Randomized cost-effectiveness trial of group interpersonal psychotherapy (IPT) for prisoners with major depression.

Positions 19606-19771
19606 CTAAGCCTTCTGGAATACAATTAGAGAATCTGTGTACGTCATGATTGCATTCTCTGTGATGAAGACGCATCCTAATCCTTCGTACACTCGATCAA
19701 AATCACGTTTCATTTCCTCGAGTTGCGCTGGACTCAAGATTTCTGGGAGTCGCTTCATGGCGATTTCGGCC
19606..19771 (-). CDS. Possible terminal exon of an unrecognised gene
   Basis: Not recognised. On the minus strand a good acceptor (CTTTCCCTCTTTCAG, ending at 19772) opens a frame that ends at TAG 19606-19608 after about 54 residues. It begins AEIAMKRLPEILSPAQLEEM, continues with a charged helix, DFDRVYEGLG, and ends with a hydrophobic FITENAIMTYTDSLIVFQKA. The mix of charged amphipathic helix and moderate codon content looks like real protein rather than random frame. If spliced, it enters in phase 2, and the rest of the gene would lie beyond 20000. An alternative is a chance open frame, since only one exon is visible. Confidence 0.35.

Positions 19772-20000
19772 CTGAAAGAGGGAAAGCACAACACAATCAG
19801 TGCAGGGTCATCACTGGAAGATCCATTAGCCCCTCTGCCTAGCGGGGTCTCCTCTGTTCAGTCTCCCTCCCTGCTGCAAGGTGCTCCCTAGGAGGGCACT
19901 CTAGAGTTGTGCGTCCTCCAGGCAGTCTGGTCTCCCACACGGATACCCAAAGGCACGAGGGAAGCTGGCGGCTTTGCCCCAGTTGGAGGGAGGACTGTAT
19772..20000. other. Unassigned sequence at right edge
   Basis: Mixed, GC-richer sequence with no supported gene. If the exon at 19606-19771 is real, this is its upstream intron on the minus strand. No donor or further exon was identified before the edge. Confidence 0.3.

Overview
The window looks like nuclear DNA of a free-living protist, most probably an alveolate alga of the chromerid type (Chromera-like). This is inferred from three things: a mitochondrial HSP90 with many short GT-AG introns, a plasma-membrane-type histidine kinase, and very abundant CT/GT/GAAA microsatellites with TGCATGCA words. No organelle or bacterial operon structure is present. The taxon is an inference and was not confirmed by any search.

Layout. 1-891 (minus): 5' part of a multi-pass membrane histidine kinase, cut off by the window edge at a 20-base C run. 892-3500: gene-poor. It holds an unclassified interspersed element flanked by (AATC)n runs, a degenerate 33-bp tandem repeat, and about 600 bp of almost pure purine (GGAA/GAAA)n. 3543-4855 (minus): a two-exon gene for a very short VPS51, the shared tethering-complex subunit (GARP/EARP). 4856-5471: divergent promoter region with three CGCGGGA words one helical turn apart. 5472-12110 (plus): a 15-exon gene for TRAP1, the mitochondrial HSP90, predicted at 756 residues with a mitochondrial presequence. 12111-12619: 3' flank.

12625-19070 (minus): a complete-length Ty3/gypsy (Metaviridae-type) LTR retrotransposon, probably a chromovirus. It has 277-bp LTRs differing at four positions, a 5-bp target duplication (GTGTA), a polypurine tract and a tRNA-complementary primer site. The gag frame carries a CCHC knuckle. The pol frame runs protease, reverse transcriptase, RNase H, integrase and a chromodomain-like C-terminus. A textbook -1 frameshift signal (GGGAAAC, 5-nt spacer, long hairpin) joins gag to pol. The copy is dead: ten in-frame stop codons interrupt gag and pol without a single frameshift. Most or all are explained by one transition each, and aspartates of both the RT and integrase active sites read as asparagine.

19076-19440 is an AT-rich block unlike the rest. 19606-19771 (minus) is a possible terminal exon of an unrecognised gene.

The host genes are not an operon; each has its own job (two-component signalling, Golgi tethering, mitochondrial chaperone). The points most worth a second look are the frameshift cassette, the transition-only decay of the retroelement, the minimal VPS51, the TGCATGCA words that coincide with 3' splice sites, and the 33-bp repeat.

Objective: This study tested the effectiveness and cost-effectiveness of interpersonal psychotherapy (IPT) for major depressive disorder (MDD) among prisoners. It is the first fully powered randomized trial of any treatment (pharmacological or psychosocial) targeting MDD among incarcerated individuals. Method: One hundred eighty-one male (n = 117) and female (n = 64) prisoners from prison facilities in 2 states were randomized to group IPT (delivered by master’s-level and nonspecialist prison counselors) for MDD plus prison treatment as usual (TAU) or to TAU alone. Participants’ average age was 39 (range = 20—61); 20% were African American and 19% were Hispanic. Outcomes assessed at posttreatment and 3-month follow-up included depressive symptoms (primary; assessed using the Hamilton Rating Scale for Depression), suicidality (assessed with the Beck Scale for Suicide Ideation and Beck Hopelessness Scale), in-prison functioning (i.e., enrollment in correctional programs; discipline reports; aggression/victimization; and social support), remission from MDD, and posttraumatic stress disorder symptoms. Results: IPT reduced depressive symptoms, hopelessness, and posttraumatic stress disorder symptoms, and increased rates of MDD remission relative to prison TAU alone. Effects on hopelessness were particularly strong. Cost per patient was $2,054 including costs for IPT training and supervision or $575 without these costs. For providers running their second or subsequent IPT group, cost per additional week in remission from MDD (relative to TAU alone) was $524 ($148 excluding training and supervision costs, which would not be needed for established programs). Conclusions: IPT is effective and cost-effective and we recommend its use for MDD among prisoners. It is currently the only treatment for MDD evaluated among incarcerated individuals. (PsycINFO Database Record (c) 2019 APA, all rights reserved)